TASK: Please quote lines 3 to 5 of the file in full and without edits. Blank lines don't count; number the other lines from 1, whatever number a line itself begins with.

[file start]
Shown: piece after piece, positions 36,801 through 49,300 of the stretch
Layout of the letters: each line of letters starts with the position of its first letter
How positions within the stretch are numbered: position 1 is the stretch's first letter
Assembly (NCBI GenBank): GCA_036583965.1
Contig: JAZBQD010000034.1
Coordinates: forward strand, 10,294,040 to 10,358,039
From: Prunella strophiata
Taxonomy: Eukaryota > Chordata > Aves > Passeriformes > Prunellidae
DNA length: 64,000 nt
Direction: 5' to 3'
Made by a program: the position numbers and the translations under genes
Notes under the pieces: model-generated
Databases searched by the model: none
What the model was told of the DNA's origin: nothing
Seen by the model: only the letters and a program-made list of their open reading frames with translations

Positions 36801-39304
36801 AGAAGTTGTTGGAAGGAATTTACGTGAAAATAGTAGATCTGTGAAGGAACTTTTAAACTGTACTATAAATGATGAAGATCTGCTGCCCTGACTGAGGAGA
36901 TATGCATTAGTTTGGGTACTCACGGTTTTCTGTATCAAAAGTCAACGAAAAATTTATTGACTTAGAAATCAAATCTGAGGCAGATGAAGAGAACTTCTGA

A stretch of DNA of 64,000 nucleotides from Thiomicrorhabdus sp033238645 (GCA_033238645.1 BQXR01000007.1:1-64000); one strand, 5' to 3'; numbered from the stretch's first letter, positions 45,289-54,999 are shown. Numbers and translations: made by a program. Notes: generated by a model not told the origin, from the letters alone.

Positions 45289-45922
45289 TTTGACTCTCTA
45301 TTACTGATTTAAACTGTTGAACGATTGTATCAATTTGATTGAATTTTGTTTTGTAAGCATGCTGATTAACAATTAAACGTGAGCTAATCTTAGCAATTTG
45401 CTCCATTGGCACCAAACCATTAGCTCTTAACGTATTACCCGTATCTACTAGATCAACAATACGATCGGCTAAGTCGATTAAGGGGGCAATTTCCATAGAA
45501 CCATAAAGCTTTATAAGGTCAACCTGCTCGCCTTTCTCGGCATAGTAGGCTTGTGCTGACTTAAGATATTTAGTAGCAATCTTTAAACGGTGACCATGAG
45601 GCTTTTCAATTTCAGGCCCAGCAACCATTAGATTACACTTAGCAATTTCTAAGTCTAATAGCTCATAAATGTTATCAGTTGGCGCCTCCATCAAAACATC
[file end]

How positions within the stretch are numbered: position 1 is the stretch's first letter
Assembly (NCBI GenBank): GCA_036583965.1
Contig: JAZBQD010000034.1